Di Rayburn – Coley

The forefront of fashion in Coley.

It made no difference that the hard working land girls of WW2 wore trousers. In our street, like wearing bright red nail varnish, it was still something we didn’t do, and it wasn’t until 1959 when I was fifteen and had started work that I treated myself to a pair of fashionable tartan trews and felt comfortable enough to wear them out and about.

No-one could say that the ladies of Coley were at the forefront of fashion, but in those early days after the war, shortages and lack of money took “make do and mend” to another level.

Most of us wore hand me downs and didn’t think twice about it, but if you were the eldest and hadn’t reached adult size or only had siblings of the opposite sex, there was no-one to pass clothes on to you, and that was when you ended up at the second hand clothing shop.

We were lucky. The people that owned the shop before Bert Bristow were the Pragnells. They had two granddaughters who were a year older than me and my sister. Once a year they’d make up a bundle of outgrown clothes in good condition and sell them to my mum.

I particularly remember the pyjamas. After mum had given them a wash – just in case [mum was a great one for – just in case] putting them on after my Sunday bath and feeling like a million dollars. Not that I had a clue what a million dollars was in those days.

The only fashion magazines to be found down the side of the chair in our house were gran’s pre-war copies of Women’s Weekly, featuring useful knitting patterns.

Granny Gaines who lived with us was a great knitter and could turn out a pair of men’s socks in no time. Gloves she wasn’t so keen on, all those fingers were a bit too fiddly, so my other grandmother made the gloves and always knitted my sister and I a pair each for Christmas.

Wool was expensive which meant knitted garments were never thrown away when they were either outgrown, beyond darning, or shrunk because they’d been washed in too hot water. Instead gran unpicked them. Patiently winding the wool around an oblong of cardboard, once every bit of useable wool was unpicked with short lengths carefully knotted she would slip the wool off the cardboard, tie off the top and bottom, wash the skein in lukewarm water with a generous handful of Lux Flakes and then peg it on the line with something heavy tied to the bottom of the skein. This helped straighten the wool out and made it easier to knit the next time. You always knew you were wearing something made from re-cycled wool by the amount of knots you found on the inside. Any bits of wool left over would be cut into short lengths and hooked into a piece of sacking to make multi-coloured throw rugs for in front of the fire.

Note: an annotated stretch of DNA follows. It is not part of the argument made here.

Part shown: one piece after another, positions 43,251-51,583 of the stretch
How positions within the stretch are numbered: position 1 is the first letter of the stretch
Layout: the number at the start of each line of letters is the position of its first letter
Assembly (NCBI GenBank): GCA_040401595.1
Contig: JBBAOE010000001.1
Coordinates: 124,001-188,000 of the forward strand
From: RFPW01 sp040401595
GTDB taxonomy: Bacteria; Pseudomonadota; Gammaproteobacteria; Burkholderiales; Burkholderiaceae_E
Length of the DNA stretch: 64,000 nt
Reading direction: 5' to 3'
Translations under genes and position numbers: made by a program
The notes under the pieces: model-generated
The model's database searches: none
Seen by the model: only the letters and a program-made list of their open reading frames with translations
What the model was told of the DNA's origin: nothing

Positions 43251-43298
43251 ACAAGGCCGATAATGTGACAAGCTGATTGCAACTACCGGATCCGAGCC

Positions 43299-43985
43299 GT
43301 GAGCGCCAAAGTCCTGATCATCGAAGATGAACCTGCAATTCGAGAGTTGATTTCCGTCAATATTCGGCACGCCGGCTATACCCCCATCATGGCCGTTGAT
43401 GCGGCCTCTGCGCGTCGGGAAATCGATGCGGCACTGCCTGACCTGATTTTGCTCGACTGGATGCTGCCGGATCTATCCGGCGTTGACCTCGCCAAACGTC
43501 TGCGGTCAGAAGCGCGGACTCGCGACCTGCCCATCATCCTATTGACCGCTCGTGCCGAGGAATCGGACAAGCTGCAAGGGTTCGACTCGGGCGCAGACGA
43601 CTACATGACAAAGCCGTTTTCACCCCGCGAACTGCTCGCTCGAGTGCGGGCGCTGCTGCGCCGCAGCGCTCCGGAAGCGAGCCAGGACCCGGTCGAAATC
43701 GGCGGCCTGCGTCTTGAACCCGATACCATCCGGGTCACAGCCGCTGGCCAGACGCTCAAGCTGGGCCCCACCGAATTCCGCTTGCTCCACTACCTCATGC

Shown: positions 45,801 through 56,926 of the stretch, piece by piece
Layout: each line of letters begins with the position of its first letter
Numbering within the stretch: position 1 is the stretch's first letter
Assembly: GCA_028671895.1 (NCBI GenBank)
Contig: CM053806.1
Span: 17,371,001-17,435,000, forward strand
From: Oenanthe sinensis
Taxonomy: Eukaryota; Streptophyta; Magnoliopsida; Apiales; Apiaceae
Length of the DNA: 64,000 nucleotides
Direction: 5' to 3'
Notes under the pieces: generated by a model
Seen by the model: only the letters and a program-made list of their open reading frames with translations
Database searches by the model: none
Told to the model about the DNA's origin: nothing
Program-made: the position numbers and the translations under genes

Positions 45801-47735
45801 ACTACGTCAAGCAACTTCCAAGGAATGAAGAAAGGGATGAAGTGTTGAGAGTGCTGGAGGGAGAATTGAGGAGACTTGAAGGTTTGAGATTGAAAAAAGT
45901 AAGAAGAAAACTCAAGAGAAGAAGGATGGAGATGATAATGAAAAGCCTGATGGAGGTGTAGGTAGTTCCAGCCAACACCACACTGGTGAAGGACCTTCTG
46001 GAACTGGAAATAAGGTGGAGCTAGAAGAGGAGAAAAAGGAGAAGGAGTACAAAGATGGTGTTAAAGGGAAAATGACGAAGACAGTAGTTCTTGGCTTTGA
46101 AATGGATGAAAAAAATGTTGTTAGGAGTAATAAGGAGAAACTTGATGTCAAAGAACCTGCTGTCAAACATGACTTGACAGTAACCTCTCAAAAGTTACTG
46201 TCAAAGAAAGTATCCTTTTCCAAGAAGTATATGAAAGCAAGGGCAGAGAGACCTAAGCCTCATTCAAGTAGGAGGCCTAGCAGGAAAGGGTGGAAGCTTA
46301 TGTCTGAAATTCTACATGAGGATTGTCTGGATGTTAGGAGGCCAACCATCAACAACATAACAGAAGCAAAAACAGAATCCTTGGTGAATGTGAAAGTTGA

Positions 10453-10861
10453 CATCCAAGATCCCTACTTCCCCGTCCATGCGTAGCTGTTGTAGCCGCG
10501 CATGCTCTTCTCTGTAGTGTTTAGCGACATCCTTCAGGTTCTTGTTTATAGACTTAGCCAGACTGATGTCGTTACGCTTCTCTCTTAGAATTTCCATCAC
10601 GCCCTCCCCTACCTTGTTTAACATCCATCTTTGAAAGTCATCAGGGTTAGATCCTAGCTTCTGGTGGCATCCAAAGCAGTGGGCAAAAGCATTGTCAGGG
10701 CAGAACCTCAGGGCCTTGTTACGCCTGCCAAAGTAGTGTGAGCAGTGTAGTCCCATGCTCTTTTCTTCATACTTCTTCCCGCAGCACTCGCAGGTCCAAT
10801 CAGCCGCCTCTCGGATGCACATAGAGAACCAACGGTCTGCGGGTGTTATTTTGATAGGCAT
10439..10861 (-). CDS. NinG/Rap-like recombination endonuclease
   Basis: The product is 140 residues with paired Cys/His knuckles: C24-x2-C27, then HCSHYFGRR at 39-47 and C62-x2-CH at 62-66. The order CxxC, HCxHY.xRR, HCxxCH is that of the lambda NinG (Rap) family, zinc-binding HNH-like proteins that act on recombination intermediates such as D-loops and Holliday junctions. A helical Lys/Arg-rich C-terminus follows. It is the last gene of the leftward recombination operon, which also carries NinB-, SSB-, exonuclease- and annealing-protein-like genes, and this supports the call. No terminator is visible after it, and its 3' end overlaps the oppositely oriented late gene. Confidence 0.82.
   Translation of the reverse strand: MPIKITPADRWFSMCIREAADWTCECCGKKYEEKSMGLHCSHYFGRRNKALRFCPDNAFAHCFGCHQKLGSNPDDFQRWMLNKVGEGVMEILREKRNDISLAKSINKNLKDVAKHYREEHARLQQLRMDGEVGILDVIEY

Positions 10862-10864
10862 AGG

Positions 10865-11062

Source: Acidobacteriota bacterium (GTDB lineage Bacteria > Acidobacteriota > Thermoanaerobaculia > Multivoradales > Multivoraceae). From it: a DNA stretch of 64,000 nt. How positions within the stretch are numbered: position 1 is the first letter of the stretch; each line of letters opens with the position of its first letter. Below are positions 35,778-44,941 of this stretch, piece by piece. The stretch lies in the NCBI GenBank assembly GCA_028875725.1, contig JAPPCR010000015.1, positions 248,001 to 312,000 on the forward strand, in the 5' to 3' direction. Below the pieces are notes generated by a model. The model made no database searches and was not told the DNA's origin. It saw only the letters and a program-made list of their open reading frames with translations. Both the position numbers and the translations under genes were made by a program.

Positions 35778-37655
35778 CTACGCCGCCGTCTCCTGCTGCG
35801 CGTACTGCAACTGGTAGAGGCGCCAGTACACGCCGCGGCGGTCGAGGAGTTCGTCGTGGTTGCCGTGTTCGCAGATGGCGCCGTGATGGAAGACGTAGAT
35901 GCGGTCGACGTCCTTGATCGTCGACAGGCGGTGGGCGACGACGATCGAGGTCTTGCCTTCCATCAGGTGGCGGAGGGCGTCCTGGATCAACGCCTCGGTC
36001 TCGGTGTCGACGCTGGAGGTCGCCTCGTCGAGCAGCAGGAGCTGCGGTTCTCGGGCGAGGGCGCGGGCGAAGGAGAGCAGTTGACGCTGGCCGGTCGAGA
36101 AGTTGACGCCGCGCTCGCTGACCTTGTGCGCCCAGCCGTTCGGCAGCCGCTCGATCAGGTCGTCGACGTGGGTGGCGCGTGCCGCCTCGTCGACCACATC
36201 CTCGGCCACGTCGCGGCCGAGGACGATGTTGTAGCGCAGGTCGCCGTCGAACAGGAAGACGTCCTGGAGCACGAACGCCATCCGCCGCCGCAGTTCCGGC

The boys wore the same grey flannel jacket, short trousers and long socks all year round with the addition of a sleeveless Fair Isle pullover when the temperature dropped too low. They were a hardy lot.

We girls were a little top heavy compared with the boys. In the winter sis and I donned warm knickers with elasticated legs, a white cotton vest, a fleecy cotton liberty bodice with rubber buttons, a white fleecy petticoat and then a dress and cardigan, or jumper and skirt. From the knees down though, we froze. Although I’ve seen pictures from the twenties of little girls wearing snug leggings or long black woollen stockings, Kedge’s and Tutty’s didn’t sell anything like that, and who wanted to wear brown or grey boy’s socks? So ankle socks it was. Our legs went blue, but at least our chests were warm.